Spend some time with the Great Shepherd. Ask Him: “Lord, am I tending the flock at home? Am I loving my wife? Am I training our children?” If any answer brings conviction from the Holy Spirit, confess, repent, and choose this day to serve the Lord, by serving your family. They are part of your extraordinary call. And one day, as you’re tending the flock, the Lord will tell you it’s time to GO.

1 Timothy 3:1-7 New Living Translation (NLT)

This is a trustworthy saying: “If someone aspires to be a church leader,[a] he desires an honorable position.” So a church leader must be a man whose life is above reproach. He must be faithful to his wife.[b] He must exercise self-control, live wisely, and have a good reputation. He must enjoy having guests in his home, and he must be able to teach. He must not be a heavy drinker[c] or be violent. He must be gentle, not quarrelsome, and not love money. He must manage his own family well, having children who respect and obey him. For if a man cannot manage his own household, how can he take care of God’s church?

A church leader must not be a new believer, because he might become proud, and the devil would cause him to fall.[d] Also, people outside the church must speak well of him so that he will not be disgraced and fall into the devil’s trap.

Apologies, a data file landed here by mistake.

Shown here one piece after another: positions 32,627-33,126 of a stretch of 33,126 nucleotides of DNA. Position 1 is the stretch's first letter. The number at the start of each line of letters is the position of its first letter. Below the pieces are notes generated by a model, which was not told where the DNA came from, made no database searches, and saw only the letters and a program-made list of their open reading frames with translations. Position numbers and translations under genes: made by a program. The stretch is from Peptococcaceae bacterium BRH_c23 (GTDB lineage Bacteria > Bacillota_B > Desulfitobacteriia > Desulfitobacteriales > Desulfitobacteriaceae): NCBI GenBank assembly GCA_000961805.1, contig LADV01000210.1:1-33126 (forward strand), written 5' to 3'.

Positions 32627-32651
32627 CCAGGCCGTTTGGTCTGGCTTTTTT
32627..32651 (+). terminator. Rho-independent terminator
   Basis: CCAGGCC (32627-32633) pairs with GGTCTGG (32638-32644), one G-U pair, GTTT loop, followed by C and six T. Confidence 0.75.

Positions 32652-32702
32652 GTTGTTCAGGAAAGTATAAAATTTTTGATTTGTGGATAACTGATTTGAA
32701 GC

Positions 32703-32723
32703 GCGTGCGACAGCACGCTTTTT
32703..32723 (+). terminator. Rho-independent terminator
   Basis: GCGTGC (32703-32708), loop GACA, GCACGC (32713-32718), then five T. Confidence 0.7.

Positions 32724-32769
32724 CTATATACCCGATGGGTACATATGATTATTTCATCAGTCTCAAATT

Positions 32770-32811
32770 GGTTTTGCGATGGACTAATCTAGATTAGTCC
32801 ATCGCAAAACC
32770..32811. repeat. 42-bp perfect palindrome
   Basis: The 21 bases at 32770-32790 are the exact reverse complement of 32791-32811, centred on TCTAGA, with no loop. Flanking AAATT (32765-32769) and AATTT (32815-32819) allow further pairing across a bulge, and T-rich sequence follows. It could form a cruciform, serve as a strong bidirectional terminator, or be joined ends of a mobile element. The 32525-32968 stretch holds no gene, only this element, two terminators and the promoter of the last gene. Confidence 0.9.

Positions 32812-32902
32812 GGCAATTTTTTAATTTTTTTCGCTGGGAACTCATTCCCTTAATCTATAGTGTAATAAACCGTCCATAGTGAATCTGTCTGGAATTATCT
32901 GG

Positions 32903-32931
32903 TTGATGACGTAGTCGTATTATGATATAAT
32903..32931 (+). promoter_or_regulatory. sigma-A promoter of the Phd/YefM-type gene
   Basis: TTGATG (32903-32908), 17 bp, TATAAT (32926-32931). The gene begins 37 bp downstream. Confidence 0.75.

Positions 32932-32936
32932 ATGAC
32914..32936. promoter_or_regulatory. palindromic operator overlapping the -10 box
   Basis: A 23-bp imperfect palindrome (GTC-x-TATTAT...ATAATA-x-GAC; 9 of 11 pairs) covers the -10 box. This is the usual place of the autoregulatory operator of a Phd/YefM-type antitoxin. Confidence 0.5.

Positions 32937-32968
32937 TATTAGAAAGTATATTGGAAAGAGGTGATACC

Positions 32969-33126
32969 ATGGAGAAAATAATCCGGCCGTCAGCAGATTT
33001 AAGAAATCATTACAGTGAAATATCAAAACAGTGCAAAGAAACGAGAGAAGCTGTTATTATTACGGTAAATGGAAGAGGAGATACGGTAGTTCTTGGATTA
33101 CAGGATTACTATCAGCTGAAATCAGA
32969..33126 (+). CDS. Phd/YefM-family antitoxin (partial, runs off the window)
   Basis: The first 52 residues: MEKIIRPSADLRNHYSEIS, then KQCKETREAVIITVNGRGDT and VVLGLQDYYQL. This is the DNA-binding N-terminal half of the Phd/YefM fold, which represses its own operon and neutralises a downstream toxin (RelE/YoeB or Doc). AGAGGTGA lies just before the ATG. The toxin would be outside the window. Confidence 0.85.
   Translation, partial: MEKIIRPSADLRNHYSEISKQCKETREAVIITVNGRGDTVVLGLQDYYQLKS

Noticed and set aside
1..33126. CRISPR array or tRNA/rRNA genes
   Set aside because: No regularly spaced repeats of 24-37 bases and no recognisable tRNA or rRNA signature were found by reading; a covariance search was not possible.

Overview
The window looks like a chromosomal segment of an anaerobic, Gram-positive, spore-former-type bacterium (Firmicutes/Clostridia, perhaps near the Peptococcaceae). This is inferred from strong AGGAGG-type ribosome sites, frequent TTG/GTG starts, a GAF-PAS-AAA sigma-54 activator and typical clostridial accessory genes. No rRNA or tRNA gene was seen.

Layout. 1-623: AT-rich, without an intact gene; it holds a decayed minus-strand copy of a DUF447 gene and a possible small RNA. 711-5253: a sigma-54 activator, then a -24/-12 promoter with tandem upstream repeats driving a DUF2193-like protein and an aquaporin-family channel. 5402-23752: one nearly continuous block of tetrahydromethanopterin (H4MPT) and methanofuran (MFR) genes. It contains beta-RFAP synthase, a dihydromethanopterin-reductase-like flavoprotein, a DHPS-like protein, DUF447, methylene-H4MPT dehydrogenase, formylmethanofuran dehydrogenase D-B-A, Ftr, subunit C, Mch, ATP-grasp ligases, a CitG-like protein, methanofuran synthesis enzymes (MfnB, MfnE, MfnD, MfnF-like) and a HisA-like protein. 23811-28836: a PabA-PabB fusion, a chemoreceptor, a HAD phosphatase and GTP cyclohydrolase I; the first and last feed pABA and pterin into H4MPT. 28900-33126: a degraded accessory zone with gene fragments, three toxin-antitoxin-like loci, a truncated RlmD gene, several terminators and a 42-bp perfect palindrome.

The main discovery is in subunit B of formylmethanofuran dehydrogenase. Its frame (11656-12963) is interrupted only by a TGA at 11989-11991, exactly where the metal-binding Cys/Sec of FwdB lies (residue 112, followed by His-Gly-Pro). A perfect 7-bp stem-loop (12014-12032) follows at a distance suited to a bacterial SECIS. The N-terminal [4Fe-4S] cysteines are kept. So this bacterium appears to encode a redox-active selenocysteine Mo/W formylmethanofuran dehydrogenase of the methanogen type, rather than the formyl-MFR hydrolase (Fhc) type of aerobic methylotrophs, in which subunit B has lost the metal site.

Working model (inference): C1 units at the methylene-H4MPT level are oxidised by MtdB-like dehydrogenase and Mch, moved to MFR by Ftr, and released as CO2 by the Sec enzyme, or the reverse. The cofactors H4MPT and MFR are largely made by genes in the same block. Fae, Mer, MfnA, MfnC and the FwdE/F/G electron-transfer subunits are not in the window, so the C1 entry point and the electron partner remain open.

Slave AND Apostle

2 Peter 1

This letter is from Simon Peter, a slave and apostle of Jesus Christ.

I am writing to you who share the same precious faith we have. This faith was given to you because of the justice and fairness of Jesus Christ, our God and Savior.

IMG_5056Simon’s life was radically changed when he responded to Jesus’ command to follow Him. On that day, by the Sea of Galilee, Simon Peter obeyed the Lord immediately. Along with his brother, Andrew, he left his net and went with Jesus to become fishers of men (Mark 1:16-17).

Peter, like every disciple of Jesus was not without sin. In fact, scripture details many of his failures. (Poor guy!)

  • He sank when walking on the water.
  • He refused to believe, when Jesus said He would be crucified and resurrected on the third day.
  • Jesus rebuked Satan in him.
  • He told Jesus he couldn’t wash his feet (then he begged him to clean his hands and head too!)
  • He cut a man’s ear off.
  • He denied knowing Jesus. Three times.

But, Jesus.

Jesus.

When Jesus appeared to the disciples after His resurrection, He redeemed Peter’s denials by asking if he loved Him. Three times. And He gave Peter- the apostle- his assignment:

Feed My lambs.

Take care of My sheep.

Feed My sheep.

Then the Savior of the world once again commanded Peter to follow Him (John 2:19). After waiting for the gift Jesus promised, Peter was baptized with the Holy Spirit at Pentecost and received power to fulfill his mission. Peter obeyed immediately.